Several years ago, a professor was teaching a course on supply chain management at a top US business school. On the first day of class, he asked his students to introduce themselves and talk a little about what they did for a living.
As the introductions proceeded, the professor heard something that struck him as remarkable. Among the usual smattering of procurement managers, inventory control specialists, and production supervisors was a gentleman who identified himself as a hospital emergency room physician.
The professor held up his hand and paused the introductions. “Wait a minute,” he said, pointing to the physician. “I think I can figure out why everyone else is taking this course. But what are you doing here?”
That professor was Wally Hopp, PhD, Senior Associate Dean for Faculty and Research at the Ross School of Business at the University of Michigan. The answer the physician gave him was one Dr. Hopp began to hear again and again as an increasing number of healthcare professionals started showing up in his classes.
All were looking outside of medicine for solutions to help them manage the complexity of their operations. They ranged from physicians struggling to dissolve dangerous bottlenecks in the ER to hematologists searching for ways to prioritize daily blood draws for timely discharge decisions. These healthcare professionals had been talking to people in various fields, including operators of nuclear plants, air traffic controllers, and auto industry executives–all searching for actionable solutions.
However, the leap from these industries to healthcare was too great. They weren’t getting the answers they needed. Dr. Hopp resolved to do something about that.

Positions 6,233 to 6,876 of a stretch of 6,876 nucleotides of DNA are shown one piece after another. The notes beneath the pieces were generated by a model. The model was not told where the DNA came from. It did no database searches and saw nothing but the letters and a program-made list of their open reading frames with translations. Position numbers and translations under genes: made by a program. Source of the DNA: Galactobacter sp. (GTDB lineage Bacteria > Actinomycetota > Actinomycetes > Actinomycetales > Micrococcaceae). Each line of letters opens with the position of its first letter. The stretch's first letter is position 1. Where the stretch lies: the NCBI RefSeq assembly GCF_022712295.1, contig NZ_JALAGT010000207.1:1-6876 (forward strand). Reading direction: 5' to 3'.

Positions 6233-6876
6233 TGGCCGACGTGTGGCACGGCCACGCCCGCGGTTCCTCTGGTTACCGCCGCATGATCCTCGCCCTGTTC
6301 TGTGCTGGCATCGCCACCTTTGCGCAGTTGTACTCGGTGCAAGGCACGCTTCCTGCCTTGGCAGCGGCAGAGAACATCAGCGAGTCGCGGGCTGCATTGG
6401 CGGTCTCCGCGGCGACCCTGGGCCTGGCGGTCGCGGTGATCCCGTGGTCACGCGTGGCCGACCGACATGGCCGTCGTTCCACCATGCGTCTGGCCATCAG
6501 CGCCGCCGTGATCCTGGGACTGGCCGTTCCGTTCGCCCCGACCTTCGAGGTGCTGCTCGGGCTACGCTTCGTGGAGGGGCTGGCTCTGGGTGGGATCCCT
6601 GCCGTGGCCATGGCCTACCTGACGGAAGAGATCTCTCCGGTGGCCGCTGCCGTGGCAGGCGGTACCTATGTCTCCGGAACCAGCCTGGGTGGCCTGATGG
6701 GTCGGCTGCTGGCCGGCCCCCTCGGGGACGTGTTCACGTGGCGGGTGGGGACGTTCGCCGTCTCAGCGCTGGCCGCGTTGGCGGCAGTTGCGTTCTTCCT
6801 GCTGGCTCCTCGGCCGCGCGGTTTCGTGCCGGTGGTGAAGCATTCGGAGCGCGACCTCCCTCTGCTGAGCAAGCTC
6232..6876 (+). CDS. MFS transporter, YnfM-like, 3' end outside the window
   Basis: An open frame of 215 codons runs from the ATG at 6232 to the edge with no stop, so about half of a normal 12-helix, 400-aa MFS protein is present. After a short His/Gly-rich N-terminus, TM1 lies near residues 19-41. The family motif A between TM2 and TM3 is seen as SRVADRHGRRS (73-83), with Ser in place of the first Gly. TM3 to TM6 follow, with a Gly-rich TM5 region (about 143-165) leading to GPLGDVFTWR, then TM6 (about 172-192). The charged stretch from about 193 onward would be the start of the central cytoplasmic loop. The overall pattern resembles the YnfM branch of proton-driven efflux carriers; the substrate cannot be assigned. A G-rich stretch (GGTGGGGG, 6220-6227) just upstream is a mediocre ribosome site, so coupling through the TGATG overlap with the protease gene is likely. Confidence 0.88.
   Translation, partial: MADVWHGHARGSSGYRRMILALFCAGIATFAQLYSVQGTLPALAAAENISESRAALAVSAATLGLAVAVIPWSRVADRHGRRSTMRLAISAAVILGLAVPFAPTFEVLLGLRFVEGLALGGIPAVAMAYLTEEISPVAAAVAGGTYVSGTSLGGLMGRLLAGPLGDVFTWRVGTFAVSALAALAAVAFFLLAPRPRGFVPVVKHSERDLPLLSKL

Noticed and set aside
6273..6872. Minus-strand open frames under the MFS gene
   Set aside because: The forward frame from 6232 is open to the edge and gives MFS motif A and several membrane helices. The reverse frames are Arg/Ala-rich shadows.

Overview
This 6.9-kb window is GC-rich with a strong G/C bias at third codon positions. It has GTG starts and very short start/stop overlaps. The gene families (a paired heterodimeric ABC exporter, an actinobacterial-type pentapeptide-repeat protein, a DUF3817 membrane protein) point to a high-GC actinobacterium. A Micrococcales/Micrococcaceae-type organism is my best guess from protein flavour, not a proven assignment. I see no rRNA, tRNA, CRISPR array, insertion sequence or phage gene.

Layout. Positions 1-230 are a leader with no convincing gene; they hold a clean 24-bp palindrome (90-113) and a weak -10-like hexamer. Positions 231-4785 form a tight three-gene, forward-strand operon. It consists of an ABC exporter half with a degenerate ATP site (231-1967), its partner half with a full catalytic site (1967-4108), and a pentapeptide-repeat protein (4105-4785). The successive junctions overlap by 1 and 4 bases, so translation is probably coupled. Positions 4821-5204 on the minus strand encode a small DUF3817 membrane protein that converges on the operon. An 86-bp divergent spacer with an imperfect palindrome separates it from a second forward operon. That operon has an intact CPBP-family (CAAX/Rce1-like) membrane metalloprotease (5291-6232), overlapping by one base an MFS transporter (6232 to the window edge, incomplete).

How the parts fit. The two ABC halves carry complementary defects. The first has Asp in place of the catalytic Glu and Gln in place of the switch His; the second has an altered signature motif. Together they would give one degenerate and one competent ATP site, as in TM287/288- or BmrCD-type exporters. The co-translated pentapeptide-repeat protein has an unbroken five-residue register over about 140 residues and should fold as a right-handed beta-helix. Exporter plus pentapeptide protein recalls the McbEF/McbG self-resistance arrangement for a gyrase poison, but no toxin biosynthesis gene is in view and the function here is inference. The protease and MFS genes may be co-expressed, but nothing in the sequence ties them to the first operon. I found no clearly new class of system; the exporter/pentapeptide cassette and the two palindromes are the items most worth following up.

In partnership with Bill Lovejoy, PhD, Raymond T. Perring Family Professor of Business Administration at the Ross School of Business, Dr. Hopp endeavored to help these healthcare professionals. The 2 colleagues began applying business principles to operational challenges in hospitals. This led to process improvements in ERs, pathology labs, radiology departments, and other areas.
It was a huge success, but Dr. Hopp and Dr. Lovejoy wanted to lend their expertise to many more institutions. To do so, they needed to package their knowledge into a systematic framework that anyone could access.
So they wrote a book.
As they worked on their book, Hospital Operations: Principles of High Efficiency Health Care, Dr. Hopp and Dr. Lovejoy asked themselves if they even had any business writing about health care, given their backgrounds. The answer they came to was “yes.” Because while health care and business are different in many respects, they share a common purpose: creating greater social value.
As Dr. Lovejoy explains: “Other people see business as being connected to a sometimes unsavory pursuit of profits only. Most people don’t understand that the monetary transfers are just incidental to the theory of business. It’s all about creating social value.”